Machine Learning and Data Mining
Computer Science and Electronic Engineering (School of)
Postgraduate: Level 7
Thursday 03 October 2019
Saturday 14 December 2019
08 May 2019
Requisites for this module
MSC G10124 Mathematics,
MSC G41112 Artificial Intelligence,
MSC G51512 Big Data and Text Analytics,
MSC G40812 Intelligent Systems and Robotics,
MSC G30412 Data Science,
MSC G30424 Data Science,
MSC G304PP Data Science with Professional Placement
This module provides an understanding of machine learning, the methods involved in evaluating them, and their application to real-world problems. It will include classification and regression learning along with other techniques, and apply the techniques to particular classes of problems.
The aim of this module is to provide an understanding of the major approaches to machine learning, the methods involved in evaluating them, and their application to the solution of real problems.
On completion of the course, students should be able to:
1. demonstrate an understanding of the major approaches to classification and regression learning
2. demonstrate an understanding of other machine learning techniques that have important practical applications
3. identify machine learning techniques appropriate for particular classes of problem and apply them to practical problems
4. undertake a comparative evaluation of several machine learning procedures
- What is meant by machine learning
- Taxonomy of machine learning algorithms
- The inductive bias
- Data mining
Learning to classify:
- Decision tree induction
- Naïve Bayes methods
- Bayesian networks
- K-nearest neighbour method
- Support vector machines
Learning to predict numeric values:
- Linear Regression
- Regression trees
Evaluating learning procedures
Overfitting and the 'bias-variance trade-off'
Applications of machine learning
- k-means algorithm
- agglomerative hierarchical methods
Association rules mining:
- A priori algorithm
- Q learning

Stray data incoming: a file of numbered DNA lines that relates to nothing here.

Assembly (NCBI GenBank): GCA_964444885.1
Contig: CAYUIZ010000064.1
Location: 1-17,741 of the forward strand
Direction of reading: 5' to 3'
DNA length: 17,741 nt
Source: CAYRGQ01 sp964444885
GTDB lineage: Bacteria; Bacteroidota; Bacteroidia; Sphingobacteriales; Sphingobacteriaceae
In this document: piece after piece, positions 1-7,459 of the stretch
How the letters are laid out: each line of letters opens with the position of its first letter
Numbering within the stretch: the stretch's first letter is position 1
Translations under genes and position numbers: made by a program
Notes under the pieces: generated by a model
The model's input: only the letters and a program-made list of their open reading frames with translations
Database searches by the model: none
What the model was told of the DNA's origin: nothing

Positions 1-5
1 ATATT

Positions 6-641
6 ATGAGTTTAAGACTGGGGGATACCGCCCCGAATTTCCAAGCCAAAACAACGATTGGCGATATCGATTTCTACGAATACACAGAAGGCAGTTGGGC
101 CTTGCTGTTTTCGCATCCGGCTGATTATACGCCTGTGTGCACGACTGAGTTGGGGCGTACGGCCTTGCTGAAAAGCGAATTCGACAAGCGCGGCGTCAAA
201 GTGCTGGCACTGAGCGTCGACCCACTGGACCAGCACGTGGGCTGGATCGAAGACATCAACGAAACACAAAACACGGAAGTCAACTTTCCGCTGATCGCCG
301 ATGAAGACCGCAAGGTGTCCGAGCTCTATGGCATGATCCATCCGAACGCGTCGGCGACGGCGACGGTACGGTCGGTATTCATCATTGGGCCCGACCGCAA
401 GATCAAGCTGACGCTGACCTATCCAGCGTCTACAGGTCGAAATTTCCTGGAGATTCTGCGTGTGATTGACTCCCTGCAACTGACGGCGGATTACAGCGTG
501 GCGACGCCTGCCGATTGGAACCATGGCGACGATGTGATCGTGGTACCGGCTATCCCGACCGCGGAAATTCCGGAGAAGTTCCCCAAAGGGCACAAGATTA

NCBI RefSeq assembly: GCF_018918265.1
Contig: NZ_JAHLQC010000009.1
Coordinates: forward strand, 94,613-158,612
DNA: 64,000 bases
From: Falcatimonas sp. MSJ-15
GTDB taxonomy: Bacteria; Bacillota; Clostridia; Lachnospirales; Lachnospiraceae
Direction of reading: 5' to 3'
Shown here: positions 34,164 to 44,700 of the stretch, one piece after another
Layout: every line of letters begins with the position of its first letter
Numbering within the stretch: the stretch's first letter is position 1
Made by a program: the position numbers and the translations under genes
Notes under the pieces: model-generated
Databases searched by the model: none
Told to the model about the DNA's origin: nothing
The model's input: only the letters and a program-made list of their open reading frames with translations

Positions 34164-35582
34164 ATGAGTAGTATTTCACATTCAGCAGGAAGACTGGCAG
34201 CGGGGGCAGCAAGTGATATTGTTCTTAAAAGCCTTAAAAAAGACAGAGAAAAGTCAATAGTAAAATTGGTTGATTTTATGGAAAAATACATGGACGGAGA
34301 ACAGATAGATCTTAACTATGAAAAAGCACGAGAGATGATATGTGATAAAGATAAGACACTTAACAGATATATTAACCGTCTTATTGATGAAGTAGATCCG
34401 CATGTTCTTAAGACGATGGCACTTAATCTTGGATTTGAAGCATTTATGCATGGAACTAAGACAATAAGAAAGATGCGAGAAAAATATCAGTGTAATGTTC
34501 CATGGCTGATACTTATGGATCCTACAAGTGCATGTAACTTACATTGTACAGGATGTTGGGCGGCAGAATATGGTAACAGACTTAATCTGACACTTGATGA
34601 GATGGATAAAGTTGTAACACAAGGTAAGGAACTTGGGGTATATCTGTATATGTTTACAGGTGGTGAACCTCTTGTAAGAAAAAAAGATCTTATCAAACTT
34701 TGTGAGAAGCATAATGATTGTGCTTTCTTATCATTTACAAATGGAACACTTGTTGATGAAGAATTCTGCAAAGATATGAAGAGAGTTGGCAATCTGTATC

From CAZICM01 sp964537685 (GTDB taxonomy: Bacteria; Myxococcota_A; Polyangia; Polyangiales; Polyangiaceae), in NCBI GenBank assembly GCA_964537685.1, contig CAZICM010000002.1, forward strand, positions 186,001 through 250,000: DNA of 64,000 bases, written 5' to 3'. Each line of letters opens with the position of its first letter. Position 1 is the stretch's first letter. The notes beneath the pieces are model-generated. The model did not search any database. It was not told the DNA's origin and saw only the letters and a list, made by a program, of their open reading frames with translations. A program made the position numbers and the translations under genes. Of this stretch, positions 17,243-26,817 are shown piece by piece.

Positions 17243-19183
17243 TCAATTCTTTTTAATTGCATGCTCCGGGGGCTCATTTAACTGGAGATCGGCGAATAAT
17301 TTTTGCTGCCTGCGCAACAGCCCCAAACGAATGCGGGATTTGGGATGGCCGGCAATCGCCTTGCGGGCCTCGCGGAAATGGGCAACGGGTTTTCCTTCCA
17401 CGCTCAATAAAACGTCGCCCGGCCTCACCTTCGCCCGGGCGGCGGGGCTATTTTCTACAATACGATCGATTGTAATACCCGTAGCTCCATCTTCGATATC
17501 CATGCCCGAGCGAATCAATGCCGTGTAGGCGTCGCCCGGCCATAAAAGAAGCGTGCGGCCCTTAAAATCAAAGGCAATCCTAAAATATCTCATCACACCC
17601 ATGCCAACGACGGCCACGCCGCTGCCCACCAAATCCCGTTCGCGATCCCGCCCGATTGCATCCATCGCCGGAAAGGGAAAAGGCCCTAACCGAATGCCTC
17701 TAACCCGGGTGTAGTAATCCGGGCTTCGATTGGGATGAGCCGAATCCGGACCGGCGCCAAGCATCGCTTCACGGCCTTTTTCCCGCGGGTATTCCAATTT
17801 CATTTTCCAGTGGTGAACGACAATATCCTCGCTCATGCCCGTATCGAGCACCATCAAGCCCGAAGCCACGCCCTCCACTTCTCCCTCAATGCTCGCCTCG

- Bagging, boosting, forests and stacking
Lectures, Labs and Classes.
- Geron, Aurelien. (2019) Hands-on Machine Learning with Scikit-Learn, Keras, and TensorFlow, Sebastopol: O'Reilly Media, Inc, USA.
- Alpaydin, Ethem. (©2014) Introduction to machine learning, Cambridge, Massachusetts: The MIT Press.
The above list is indicative of the essential reading for the course. The library makes provision for all reading list items, with digital provision where possible, and these resources are shared between students. Further reading can be obtained from this module's reading list.
Assessment items, weightings and deadlines
|Coursework / exam
||Progress Test 1 - Week 8
||Progress Test 2 - Week 11
||Assignment 1 - Report on Practical Exercise
||180 minutes during Early Exams (Main)
Module supervisor and teaching staff
Prof Luca Citi, email: firstname.lastname@example.org.
Dr Luca Citi
School Office, e-mail csee-schooloffice (non-Essex users should add @essex.ac.uk to create full e-mail address), Telephone 01206 872770.
Dr Robert Mark Stevenson
University of Sheffield
Available via Moodle
Of 97 hours, 30 (30.9%) hours available to students:
67 hours not recorded due to service coverage or fault;
0 hours not recorded due to opt-out by lecturer(s).
Disclaimer: The University makes every effort to ensure that this information on its Module Directory is accurate and up-to-date. Exceptionally it can
be necessary to make changes, for example to programmes, modules, facilities or fees. Examples of such reasons might include a change of law or regulatory requirements,
industrial action, lack of demand, departure of key personnel, change in government policy, or withdrawal/reduction of funding. Changes to modules may for example consist
of variations to the content and method of delivery or assessment of modules and other services, to discontinue modules and other services and to merge or combine modules.
The University will endeavour to keep such changes to a minimum, and will also keep students informed appropriately by updating our programme specifications and module directory.
The full Procedures, Rules and Regulations of the University governing how it operates are set out in the Charter, Statutes and Ordinances and in the University Regulations, Policy and Procedures.